Recent research findings from Wales indicate that increased intake of milk and other dairy products may reduce metabolic syndrome and should be recommended as part of a healthy eating pattern. Peter Elwood and colleagues from Cardiff University studied the diet and incidence of metabolic syndrome among 2375 men, and found that men who drank milk and ate dairy products regularly were 62 per cent less likely to have the syndrome.
Metabolic syndrome (MetS) is a condition characterized by central obesity, hypertension, and disturbed glucose and insulin metabolism. The syndrome has been linked to increased risks of both type-2 diabetes and CVD. Fifteen per cent of adult Europeans are estimated to be affected by MetS, while about 32 per cent in USA are affected.
The Caerphilly Prospective Study assessed dietary intakes of the men (age range 45-59) using a semi-quantitative food frequency questionnaire at baseline, while a sub-sample of 603 men kept a seven-day weighed dietary intake record. The subjects had two or more markers for MetS, from high blood glucose, insulin, blood fats, body fat, and blood pressure.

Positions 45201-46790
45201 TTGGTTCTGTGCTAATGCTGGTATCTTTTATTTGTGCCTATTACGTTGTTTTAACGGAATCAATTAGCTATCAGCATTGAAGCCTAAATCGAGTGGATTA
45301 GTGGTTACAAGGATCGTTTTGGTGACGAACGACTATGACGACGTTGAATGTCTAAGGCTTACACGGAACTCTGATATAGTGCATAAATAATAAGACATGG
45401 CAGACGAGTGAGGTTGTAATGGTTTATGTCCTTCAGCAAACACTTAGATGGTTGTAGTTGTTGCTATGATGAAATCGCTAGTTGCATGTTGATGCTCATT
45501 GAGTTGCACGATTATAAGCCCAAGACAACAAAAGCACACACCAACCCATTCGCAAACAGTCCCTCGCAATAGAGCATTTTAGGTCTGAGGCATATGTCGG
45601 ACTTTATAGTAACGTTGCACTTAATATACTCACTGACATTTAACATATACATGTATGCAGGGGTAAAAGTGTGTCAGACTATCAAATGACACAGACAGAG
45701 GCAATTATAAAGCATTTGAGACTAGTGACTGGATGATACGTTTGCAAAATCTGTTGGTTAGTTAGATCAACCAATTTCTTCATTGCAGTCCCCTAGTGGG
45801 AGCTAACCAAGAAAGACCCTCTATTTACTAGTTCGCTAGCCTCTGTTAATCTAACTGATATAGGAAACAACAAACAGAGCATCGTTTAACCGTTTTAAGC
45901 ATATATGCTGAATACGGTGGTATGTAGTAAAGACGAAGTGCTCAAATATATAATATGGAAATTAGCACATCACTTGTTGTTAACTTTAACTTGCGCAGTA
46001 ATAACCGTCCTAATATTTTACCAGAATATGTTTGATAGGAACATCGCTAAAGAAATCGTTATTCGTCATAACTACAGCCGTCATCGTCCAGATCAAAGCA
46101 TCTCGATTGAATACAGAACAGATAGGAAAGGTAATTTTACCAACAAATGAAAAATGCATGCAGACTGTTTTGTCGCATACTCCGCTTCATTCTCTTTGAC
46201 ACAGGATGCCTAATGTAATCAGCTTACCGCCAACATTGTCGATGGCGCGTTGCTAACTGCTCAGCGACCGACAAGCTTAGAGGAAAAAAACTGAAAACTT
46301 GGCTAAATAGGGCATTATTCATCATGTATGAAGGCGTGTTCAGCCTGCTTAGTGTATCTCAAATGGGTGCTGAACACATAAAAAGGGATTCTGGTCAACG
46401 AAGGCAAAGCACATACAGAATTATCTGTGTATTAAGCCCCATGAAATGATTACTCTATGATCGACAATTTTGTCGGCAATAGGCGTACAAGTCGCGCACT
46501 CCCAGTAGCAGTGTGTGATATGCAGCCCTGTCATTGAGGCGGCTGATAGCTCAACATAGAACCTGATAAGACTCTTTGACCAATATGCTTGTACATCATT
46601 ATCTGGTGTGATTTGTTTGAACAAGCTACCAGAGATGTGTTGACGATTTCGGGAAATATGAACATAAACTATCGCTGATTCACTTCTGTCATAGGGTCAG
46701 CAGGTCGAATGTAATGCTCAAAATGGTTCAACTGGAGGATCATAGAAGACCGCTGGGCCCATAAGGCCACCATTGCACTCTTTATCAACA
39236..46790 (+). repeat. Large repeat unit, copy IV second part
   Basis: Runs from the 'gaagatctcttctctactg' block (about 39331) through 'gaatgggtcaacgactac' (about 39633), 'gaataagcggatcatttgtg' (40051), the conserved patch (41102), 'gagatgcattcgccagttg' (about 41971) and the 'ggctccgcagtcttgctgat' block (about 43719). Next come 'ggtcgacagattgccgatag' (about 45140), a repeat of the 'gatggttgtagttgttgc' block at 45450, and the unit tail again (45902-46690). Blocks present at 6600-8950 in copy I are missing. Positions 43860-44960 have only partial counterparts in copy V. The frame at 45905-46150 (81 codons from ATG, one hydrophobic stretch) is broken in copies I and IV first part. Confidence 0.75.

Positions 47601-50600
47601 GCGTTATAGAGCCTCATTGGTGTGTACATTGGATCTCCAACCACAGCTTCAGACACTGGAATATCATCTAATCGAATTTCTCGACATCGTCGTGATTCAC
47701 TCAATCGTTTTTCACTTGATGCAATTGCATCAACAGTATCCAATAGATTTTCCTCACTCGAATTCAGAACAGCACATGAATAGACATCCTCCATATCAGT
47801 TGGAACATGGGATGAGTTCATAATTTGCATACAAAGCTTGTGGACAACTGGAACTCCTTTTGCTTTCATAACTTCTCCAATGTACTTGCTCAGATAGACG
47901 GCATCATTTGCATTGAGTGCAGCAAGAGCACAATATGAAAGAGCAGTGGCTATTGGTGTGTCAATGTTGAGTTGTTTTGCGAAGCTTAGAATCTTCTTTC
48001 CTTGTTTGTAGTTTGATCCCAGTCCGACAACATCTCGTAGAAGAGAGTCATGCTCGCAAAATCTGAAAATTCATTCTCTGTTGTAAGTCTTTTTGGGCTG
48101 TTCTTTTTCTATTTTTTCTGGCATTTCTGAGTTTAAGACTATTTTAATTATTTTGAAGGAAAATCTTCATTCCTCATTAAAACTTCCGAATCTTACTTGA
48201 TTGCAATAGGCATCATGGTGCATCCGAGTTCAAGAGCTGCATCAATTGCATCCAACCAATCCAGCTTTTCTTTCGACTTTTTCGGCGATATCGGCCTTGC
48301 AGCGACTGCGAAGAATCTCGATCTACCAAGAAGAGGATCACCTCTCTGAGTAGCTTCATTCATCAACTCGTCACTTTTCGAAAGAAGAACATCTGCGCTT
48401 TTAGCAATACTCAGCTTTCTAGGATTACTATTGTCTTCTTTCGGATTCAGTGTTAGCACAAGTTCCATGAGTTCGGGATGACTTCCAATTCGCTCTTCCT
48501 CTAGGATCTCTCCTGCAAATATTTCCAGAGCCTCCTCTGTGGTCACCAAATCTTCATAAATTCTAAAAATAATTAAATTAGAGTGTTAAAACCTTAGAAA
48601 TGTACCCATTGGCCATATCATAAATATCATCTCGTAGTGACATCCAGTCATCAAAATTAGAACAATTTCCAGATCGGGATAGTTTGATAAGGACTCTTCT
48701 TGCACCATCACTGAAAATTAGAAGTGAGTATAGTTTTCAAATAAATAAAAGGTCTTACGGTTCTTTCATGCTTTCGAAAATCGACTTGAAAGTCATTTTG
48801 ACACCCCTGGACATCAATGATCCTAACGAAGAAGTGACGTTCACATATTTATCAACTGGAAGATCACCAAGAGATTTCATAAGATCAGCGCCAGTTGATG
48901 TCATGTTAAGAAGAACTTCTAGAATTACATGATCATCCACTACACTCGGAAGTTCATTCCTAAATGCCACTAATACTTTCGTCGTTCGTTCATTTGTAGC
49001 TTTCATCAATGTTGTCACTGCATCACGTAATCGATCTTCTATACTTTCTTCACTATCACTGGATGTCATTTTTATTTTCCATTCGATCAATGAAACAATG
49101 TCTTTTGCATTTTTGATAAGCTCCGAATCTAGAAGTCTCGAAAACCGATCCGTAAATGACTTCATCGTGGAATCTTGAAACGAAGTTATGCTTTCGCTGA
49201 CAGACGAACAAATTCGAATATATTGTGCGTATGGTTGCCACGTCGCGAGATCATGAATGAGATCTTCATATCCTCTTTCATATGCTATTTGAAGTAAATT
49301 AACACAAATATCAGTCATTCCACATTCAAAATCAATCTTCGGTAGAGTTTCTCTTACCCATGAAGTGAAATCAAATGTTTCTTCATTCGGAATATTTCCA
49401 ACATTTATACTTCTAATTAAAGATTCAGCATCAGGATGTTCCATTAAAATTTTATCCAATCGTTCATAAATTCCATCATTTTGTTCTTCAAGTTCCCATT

After 20 years of follow-up the researchers calculated that the 15 per cent of men with MetS at the start of the study were at almost double the risk of coronary artery heart disease and four times the risk of diabetes of those without the syndrome. But those who regularly drank milk and ate dairy products, such as yogurt and cheese, were significantly less likely to have the syndrome. Indeed, Elwood and co-workers report that a daily pint of milk was associated with a 62 per cent risk reduction, while regularly intake of other dairy produce reduced the risk by 56 per cent.
Dairy products are part of a healthy diet and their consumption should be promoted, they conclude
Source: Journal of Epidemiology and Community Health, Vol 61, Pages 695-698 "Milk and dairy consumption, diabetes and the metabolic syndrome: the Caerphilly prospective study" Auhors: P.C. Elwood, J.E. Pickering, A.M. Fehily
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